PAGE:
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THE CONFIDENT COOK

Recipe: If Bubbe’s on your Rosh Hashanah Zoom call, show her chicken noodle soup made in half the time

Chicken Noodle Soup in Half the Time
Chicken Noodle Soup in Half the TimeSally Pasley Vargas

Serves 6

Cherished Rosh Hashanah traditions have been put on hold this year, so if you're missing Bubbe's chicken soup, you're going to have to make it yourself and share it with your family on Zoom. This soup, which begins with a rotisserie chicken, takes half the time. Instead of simmering your own whole chicken for at least an hour, use a cooked chicken from your favorite market and add some store-bought chicken broth. You can also do this if you happen to have a leftover roast chicken and you've saved the carcass. Those bones are the beginning of an extra flavorful broth. Remove all the meat from the carcass and simmer the skin and bones in the stock for about 30 minutes while you prepare the vegetables and soften them in oil. Strain your simmering liquid right into the onion mixture and cook them together gently until the vegetables are tender. Now you're in business: Cook noodles separately in water -- if you cook them in your broth, they'll soak up too much of it -- and finally add the chicken at the very end. If you're not planning on eating the whole pot of soup right away, to keep the noodles from becoming mushy and the stock cloudy, cook and store them separately, then reheat the soup with the noodles. In this topsy-turvy time, a bowl of chicken soup is what both body and soul need, especially on a Jewish New Year celebrated online.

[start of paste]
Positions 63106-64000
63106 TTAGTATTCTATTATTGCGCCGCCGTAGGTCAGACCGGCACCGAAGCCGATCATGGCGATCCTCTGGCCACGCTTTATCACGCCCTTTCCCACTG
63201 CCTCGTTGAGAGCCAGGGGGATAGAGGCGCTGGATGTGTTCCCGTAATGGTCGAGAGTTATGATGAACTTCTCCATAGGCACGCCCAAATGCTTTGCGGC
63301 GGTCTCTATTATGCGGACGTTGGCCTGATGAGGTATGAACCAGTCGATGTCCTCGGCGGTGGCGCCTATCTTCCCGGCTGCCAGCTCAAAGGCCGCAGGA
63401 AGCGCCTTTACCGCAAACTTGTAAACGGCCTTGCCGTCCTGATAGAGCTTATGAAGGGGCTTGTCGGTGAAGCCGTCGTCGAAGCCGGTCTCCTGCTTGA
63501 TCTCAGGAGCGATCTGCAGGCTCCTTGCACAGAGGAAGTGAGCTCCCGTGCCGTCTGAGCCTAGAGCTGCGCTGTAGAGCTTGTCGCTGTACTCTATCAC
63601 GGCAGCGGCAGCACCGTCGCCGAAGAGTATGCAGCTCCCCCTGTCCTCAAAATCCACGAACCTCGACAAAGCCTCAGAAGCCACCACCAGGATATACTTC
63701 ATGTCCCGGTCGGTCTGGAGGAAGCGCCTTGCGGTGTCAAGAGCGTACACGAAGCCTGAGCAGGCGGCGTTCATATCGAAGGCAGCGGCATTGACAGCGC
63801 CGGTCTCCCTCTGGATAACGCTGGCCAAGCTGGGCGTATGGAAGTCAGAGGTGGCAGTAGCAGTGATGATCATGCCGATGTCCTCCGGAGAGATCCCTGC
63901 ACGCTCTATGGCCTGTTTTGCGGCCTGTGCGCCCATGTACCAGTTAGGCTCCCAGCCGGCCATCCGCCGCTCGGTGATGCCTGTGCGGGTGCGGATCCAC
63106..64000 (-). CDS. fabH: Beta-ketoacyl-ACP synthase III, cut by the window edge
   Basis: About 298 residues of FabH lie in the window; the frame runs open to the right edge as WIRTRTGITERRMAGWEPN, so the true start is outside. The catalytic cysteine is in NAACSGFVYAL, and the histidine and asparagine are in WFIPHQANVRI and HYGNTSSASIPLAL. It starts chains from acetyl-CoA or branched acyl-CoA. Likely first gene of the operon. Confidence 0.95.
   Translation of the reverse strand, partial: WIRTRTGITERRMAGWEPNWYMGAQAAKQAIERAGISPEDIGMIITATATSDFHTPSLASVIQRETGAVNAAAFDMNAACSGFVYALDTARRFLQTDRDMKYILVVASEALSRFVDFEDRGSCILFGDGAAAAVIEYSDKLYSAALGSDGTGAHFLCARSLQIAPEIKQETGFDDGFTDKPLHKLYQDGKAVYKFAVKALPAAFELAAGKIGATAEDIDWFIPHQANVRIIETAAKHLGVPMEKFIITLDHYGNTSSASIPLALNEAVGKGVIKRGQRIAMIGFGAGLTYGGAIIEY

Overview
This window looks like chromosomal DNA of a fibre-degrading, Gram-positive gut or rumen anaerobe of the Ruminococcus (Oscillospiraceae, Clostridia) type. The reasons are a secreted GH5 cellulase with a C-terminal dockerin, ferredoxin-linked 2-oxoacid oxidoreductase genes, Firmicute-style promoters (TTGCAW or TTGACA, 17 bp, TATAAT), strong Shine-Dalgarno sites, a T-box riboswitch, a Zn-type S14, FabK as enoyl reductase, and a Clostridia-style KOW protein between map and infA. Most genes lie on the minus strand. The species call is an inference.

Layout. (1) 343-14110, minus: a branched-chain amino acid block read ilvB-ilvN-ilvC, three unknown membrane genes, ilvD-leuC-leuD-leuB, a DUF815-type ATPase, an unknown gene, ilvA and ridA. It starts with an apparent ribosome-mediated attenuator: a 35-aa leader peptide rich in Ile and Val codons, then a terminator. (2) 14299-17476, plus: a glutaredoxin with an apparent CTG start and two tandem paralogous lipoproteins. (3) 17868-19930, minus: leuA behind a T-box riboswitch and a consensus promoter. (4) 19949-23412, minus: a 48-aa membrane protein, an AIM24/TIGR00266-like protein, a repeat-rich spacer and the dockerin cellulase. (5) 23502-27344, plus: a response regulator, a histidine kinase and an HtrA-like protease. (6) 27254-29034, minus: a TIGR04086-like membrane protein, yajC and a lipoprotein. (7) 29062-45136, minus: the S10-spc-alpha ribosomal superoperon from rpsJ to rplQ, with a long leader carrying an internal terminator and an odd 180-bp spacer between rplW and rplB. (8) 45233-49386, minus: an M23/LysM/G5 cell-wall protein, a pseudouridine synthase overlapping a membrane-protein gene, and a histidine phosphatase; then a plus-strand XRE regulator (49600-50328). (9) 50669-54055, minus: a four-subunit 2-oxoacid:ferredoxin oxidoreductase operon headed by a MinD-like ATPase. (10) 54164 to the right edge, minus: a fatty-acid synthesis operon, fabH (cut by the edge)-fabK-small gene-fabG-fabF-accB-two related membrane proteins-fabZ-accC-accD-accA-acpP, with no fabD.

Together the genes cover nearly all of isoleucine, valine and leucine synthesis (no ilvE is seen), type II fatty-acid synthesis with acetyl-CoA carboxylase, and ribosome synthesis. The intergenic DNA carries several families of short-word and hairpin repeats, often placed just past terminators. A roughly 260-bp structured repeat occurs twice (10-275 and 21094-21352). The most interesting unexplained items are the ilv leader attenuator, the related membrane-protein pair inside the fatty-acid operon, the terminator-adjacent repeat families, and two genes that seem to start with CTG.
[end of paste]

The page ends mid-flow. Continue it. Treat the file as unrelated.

3cups shredded chicken from a rotisserie chicken, and the skin and all bones
2packages (32 ounces each) chicken broth
1 bay leaf
2tablespoons olive oil
1medium onion, chopped
3ribs celery, cut into 1/2-inch dice
3medium carrots, cut into 1/2-inch dice
1teaspoon chopped fresh thyme or parsley
Salt and pepper, to taste
4ounces wide egg noodles, or noodles of your choice (2 cups)
2tablespoons chopped fresh parsley (for garnish)

1. In a large pot, place the chicken skin and bones, broth, and bay leaf (save the meat for later). Bring to a boil, lower the heat, and simmer for 30 minutes.

2. In another large pot over medium heat, heat the oil. Add the onion and cook, stirring occasionally, for 5 minutes, or until slightly softened. Add the celery, carrots, thyme or parsley, salt, and pepper. Cook, stirring occasionally, 5 more minutes, or until the vegetables start to soften.

3. Set a large strainer over the pot with the vegetables. Ladle the broth into the vegetables. Discard the contents of the strainer. Bring the soup to a boil and taste for seasoning. Add more salt and pepper, if you like. Simmer for another few minutes, or until all the vegetables are tender.

4. Fill the pot in which you cooked the chicken bones with water (no need to wash the pot). Add a generous pinch of salt and bring to a boil. Add the noodles and cook for 5 to 8 minutes, depending on the thickness of the pasta, or until they are tender. Drain the noodles but do not rinse.